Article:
Want to Celebrate the End of the Government Shutdown? Then Don’t Celebrate

There’s often no clear winner in a government shutdown.

There’s often no clear winner in a government shutdown. ANDREW CABALLERO-REYNOLDS/AFP/Getty Images

Want to celebrate the end of the longest government shutdown in U.S. history?  Then don’t “celebrate.” By that, I mean don’t do a victory lap, take false credit for ending it, mock the opposing side or even criticize your own party leaders. If we need to celebrate anyone, it’s those federal government workers who are ending one of the most stressful times in their lives.

This isn’t the popular thing to do, of course. Everyone wants to take their shot at a political opponent or thump their chest, bragging about how they helped end the longest shutdown. All this will do is increase the chances of another similar government meltdown happening soon, and will probably make the next one worse.

Subscribe to Observer’s Politics Newsletter

“We have reached a deal to end the shutdown and reopen the federal government,” Donald Trump announced on Friday, January 25. The new deal funds the government for three weeks, without paying for a border wall. The new agreement came about following discussions in the Senate on Thursday after competing votes were taken (Trump’s plan, as well as a Democratic Party alternative), as well as a massive shortage of air traffic controllers at several Eastern U.S. airports, from LaGuardia in New York to Miami.

Because it didn’t include a border wall, Trump’s critics on the left and right took to Twitter to mock the president.  “When you want a wall and get a cave,” posted journalist Eliot Higgins. “I have never seen a president go to the Rose Garden and take a defeat lap,” noted Representative Dan Kildee, a Michigan Democrat. “The resolution of the shutdown doesn’t even include a face-saving fig leave for the embarrassed amateur,” MSNBC contributor and producer for The Rachel Maddow Show Steve Benen wrote. “It’s been a while since any president suffered a defeat this complete.”

Ann Coulter, of course, slammed Trump for reopening the government. If any one person is the most responsible for the government shutdown, it’s her. Trump will improve his chances of being reelected by ignoring her, given how adversely this shutdown has been for his polls. He can be reelected without a wall.

Trump’s supporters also couldn’t resist crowing about the deal as if they were for it all along. West Virginia GOP Senator Shelley Moore Capito touted the deal thanking Donald Trump and the U.S. Senate, even though she recently voted against an identical measure. House Speaker Nancy Pelosi was attacked for “doing nothing.”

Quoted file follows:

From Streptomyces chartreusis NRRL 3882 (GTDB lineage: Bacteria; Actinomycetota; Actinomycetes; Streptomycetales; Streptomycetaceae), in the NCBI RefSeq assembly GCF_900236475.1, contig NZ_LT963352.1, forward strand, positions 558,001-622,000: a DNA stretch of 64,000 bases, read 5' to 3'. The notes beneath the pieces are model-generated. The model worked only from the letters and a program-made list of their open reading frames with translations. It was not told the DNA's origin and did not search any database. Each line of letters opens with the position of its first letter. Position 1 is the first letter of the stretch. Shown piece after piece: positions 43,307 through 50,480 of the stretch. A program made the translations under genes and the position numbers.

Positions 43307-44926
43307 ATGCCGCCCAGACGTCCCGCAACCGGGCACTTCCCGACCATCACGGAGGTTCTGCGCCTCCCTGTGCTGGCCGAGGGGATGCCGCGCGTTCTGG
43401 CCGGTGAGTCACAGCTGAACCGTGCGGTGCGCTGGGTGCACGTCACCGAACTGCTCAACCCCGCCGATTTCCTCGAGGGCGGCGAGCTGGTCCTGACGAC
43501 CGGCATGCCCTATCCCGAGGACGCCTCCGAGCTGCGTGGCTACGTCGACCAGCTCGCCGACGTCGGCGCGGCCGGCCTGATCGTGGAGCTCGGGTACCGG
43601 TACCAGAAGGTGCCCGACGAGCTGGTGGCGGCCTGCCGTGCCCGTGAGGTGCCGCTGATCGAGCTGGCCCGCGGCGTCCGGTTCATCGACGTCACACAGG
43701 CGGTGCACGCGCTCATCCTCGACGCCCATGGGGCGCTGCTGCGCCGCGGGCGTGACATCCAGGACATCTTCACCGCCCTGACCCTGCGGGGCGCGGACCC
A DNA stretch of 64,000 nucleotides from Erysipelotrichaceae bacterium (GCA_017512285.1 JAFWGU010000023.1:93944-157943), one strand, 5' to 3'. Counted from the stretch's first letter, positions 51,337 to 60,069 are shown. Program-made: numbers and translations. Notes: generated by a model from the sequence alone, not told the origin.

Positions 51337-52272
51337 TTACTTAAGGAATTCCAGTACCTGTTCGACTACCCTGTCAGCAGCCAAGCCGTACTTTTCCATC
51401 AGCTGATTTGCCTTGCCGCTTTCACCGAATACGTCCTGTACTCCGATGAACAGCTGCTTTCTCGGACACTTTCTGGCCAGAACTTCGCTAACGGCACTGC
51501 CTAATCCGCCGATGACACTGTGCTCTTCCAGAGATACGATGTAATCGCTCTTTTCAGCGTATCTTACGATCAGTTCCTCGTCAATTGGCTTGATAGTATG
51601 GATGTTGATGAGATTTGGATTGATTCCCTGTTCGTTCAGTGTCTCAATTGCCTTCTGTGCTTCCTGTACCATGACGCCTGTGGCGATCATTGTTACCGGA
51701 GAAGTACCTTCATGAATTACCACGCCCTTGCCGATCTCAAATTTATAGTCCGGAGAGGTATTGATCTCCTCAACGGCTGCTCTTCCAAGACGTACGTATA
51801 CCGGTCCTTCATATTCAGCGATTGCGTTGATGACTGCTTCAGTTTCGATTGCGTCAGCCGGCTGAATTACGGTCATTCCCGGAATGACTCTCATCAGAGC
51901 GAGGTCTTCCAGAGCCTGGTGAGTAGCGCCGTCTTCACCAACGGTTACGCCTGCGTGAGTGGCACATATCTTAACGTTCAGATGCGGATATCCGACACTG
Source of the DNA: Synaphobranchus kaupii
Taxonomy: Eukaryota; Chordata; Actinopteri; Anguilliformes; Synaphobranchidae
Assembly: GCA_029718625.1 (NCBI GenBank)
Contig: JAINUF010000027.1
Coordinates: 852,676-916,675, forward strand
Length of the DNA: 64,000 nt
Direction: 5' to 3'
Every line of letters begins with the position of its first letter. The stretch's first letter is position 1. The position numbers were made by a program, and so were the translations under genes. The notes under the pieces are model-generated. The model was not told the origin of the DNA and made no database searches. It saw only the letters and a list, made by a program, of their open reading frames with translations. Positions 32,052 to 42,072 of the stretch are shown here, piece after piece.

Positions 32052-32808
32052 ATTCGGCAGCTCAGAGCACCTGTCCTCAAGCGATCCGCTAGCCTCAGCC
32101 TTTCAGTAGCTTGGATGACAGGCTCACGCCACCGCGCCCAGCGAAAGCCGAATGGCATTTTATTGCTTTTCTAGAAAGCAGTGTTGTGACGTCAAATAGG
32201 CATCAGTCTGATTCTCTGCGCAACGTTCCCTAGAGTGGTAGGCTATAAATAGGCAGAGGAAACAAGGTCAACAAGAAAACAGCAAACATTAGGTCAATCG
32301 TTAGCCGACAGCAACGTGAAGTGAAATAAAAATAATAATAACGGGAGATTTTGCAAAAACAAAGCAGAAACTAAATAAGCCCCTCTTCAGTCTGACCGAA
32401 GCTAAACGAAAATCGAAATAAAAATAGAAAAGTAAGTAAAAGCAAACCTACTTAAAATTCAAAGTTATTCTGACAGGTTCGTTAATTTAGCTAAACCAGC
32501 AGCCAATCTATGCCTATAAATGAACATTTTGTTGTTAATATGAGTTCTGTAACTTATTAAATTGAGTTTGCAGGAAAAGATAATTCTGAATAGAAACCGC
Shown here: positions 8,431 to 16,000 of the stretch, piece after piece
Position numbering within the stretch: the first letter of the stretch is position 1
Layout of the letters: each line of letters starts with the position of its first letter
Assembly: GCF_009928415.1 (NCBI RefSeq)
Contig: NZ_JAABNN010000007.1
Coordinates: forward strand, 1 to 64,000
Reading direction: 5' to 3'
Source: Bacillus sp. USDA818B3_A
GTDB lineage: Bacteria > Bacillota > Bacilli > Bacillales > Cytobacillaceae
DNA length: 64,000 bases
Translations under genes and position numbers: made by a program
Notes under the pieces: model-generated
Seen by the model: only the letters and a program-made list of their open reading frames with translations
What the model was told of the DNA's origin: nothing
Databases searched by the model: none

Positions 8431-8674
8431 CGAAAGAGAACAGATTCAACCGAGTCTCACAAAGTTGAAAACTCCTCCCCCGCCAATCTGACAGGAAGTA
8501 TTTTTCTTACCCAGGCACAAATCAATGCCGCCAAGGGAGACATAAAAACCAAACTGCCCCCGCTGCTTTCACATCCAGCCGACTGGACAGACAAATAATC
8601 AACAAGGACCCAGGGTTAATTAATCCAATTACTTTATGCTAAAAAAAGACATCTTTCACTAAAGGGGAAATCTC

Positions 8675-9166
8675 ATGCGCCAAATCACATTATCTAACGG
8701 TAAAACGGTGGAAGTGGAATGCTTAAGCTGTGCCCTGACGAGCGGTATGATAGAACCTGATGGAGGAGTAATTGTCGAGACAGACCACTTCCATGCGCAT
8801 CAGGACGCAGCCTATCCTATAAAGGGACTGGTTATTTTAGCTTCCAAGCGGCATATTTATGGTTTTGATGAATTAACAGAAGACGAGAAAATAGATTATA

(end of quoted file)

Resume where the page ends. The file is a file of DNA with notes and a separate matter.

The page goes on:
Cases for and against Trump represent just a fraction of all such posts the afternoon the agreement was reached. Hardly any covered the most compelling reason for a deal: the overworked and grossly underpaid federal employees who remained at their post, enduring all of the stress, while those who did not share in their economic pain played a dangerous game of “chicken.”

A distressed mother who read one of my columns sent me a heartrending email about their family plight with the government shutdown back in early January. “My son-in-law has been furloughed for two weeks now—my daughter says they have some savings, but it won’t last forever,” she wrote. I promised her I would write something explaining her situation.

There’s often no clear winner in a government shutdown, I’ve written recently. But there are clearly those who will lose. It’s the person who keeps your plane in the air, keeps it safe from terrorism, protects your food and water from contaminants… I could go on forever. Those folks don’t care who wins. They do care about that next paycheck, and not having to work without pay, with a rumbling stomach.

So if anyone needs to be cheered, it’s those government employees. Lay off the victory lap or nasty tweet, and let’s set up an agreement to fund the government, provide a little more border security, and have a straight-up vote on the wall that both parties can take to their respective camps, as the start of the 2020 campaign to let voters decide which measure is better, instead of holding our federal workers hostage again to another round of political gamesmanship.

John A. Tures is a professor of political science at LaGrange College in LaGrange, Georgia—read his full bio here.

Want to Celebrate the End of the Government Shutdown? Then Don’t Celebrate